My Chinese mother is no tiger

By Lucy Chen

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I participate in school plays, attend sleepovers and religiously watch Glee.  According to author Amy Chua, this means I don’t have a “Chinese mother.”

But the last time I checked, my ancestors were all from China.

Chua's two daughters were required to practice their piano and violin until their pieces were perfect. Photo courtesy

Chua’s new book, “Battle Hymn of the Tiger Mother,” is causing controversy online over successful parenting styles, after an excerpt entitled “Why Chinese Mothers Are Superior” appeared on the Wall Street Journal website. After the umpteenth time a friend sent the link to me, I decided to write about it. Chua’s generalizations don’t apply to many Chinese parents and only serve to perpetuate existing negative stereotypes.

Chua, the daughter of strict Chinese immigrant parents, bans the aforementioned behaviors to her own two teenage daughters. Her children weren’t allowed to “not play the piano or violin,” “choose their own extracurricular activities” or “get any grade less than an A.”

Yet according to other aspects of her definition, I’m the stereotypical Chinese child – I play the piano and the violin (though of my own volition), excel at math and science (yet also like English and history) and earn good grades (but not without the occasional bad test grade).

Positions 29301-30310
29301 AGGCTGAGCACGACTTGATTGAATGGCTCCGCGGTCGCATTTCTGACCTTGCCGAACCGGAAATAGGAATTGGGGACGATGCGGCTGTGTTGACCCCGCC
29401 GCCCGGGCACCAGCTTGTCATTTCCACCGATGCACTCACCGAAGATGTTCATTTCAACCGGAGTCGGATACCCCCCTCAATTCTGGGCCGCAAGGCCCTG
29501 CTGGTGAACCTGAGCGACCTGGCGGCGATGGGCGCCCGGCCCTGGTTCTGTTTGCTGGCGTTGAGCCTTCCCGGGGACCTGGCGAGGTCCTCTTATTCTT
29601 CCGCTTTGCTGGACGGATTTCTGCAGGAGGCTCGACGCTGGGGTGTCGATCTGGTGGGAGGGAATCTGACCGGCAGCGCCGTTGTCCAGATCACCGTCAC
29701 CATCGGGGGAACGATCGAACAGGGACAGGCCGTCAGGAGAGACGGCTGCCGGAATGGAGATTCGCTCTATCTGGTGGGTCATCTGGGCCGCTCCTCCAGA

My mom, a Chinese immigrant, is like Chua to some degree in that she emphasizes academic achievement, but there’s a vast difference between Chua’s daughters’ upbringing and my own.

In her book, Chua writes that she forced her daughters to practice music for at least two to three hours a day, including during vacations. She even insulted them. In one instance, Chua refused to let her 7-year-old daughter eat or go to the bathroom until her piano piece was perfect.

I confess I struggle to squeeze in even half an hour on the piano bench a day. My mom will remind me to practice more, but she never threatens me because, unlike Chua, she realizes preparation for the future isn’t everything.

More importantly, I’ve developed social skills because my mom lets me hang out with my friends and discover creative passions on my own. As a result, I think I’m closer with my mom than Chua was with her children.

Chua defends her parenting style by arguing that “Chinese parents” push their children to their fullest potential, whereas “Western parents” don’t believe in their children’s capabilities and accept mediocrity. A look around Whitman defies what she says. Many of the parents here aren’t Chinese but are often criticized for being too demanding of their children.

The ensuing controversy has resulted in over seven thousand comments on the excerpt of the novel and countless commentaries in the blogosphere, debating the merits and pitfalls of “Chinese parenting” and whether American parents need to adopt stricter standards. Perhaps it’s a blend of the two that allows children to fulfill their true potential.

My mom was so stunned by the article that she did a dramatic reading of it at the dinner table, bursting into cries of indignation and bemused laughter. “You’re lucky to have me,” she half-joked when she finished. I couldn’t agree more.

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